Sunlight can help clear oil spills


Image courtesy of Wikimedia Commons

Avanti Khare, Sci-Tech Editor

Scientists at the Woods Hole Oceanographic Institution in Massachusetts have determined that sunlight may have helped remove as much as 17 percent of the oil floating on the surface of the Gulf of Mexico following the 2010 Deepwater Horizon oil spill. According to a publication in Science Advances on February 16, sunlight plays a bigger role in cleaning up oil spills than previously thought.

When sunlight shines on spilled oil in the sea, it kicks off a chain of chemical reactions that transform the oil into new compounds. Some of these reactions can increase how easily the oil dissolves in water. This process is known as photodissolution. According to Science News, photodissolution occurs when oxygen is added to the long chains of hydrocarbons that make up the oil molecules. However, there has been little data on how much oil becomes water-soluble.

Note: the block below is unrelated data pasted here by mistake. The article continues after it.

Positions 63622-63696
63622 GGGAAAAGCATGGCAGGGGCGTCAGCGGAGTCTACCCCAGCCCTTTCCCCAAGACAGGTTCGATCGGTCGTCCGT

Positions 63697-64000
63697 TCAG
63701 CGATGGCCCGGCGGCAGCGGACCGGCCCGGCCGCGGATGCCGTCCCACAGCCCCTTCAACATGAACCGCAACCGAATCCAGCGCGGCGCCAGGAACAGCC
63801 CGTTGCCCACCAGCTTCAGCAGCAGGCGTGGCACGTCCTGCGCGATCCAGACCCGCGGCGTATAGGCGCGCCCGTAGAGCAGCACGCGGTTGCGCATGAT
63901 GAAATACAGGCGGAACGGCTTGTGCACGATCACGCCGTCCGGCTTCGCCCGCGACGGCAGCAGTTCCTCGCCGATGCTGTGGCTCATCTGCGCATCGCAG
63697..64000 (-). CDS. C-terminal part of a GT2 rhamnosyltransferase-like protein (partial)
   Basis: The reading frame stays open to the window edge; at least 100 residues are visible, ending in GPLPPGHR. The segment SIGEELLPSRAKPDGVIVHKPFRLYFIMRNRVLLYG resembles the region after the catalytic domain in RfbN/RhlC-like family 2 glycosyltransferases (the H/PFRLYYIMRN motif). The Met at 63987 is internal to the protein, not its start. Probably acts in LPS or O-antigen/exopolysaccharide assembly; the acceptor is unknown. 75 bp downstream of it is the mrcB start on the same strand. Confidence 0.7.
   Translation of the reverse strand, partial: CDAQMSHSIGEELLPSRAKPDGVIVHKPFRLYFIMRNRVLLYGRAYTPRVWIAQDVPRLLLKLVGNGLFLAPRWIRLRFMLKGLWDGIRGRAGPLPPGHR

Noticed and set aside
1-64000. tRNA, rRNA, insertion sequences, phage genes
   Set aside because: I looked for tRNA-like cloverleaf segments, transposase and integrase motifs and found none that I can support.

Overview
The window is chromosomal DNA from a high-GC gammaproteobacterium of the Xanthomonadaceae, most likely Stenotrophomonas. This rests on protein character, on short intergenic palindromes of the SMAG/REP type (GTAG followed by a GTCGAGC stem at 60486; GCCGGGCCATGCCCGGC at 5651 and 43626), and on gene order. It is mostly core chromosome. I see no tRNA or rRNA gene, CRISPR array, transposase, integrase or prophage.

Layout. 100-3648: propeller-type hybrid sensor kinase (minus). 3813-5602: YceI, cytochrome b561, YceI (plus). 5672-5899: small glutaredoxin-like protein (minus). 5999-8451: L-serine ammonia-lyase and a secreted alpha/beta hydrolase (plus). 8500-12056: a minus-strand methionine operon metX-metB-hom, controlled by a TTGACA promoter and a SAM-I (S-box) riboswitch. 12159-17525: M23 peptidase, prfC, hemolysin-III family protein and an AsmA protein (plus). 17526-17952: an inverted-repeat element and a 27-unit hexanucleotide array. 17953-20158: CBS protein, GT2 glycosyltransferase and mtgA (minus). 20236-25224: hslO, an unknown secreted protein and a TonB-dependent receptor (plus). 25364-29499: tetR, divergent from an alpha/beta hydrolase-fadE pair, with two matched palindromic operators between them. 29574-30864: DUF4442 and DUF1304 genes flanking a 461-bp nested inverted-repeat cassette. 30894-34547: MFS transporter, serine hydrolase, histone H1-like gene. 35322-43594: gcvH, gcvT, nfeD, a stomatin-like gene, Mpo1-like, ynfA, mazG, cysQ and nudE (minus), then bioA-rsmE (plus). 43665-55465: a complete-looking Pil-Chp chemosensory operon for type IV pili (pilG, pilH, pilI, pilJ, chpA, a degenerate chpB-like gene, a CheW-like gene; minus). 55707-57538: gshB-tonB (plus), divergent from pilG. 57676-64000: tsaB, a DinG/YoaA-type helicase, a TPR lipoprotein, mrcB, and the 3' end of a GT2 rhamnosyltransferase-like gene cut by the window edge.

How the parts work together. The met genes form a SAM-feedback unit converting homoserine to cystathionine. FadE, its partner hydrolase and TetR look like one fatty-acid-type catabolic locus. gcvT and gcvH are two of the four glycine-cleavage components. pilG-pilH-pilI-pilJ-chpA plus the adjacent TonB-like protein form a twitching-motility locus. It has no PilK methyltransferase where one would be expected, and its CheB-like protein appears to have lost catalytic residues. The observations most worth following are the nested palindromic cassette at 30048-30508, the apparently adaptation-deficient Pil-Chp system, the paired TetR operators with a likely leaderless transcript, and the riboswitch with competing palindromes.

Environmental chemists Danielle Haas Freeman and Colin Ward, both of the Woods Hole Oceanographic Institution, placed samples of oil from the Deepwater Horizon oil spill on glass disks and irradiated them with light using LED’s that emit light at wavelengths found in sunlight. They chemically analyzed the irradiated oil to see how much was transformed into the water-soluble compound. The researchers found that the most important factors in photodissolution were the thickness of the oil layer and the wavelengths of light applied. Longer wavelengths (towards the red end of the visible light spectrum) dissolve less oil, possibly because these wavelengths are more easily scattered by water than light of shorter wavelengths. The researchers estimated that irradiation helped to dissolve 3 to 17 percent of surface oil from the Deepwater Horizon oil spill.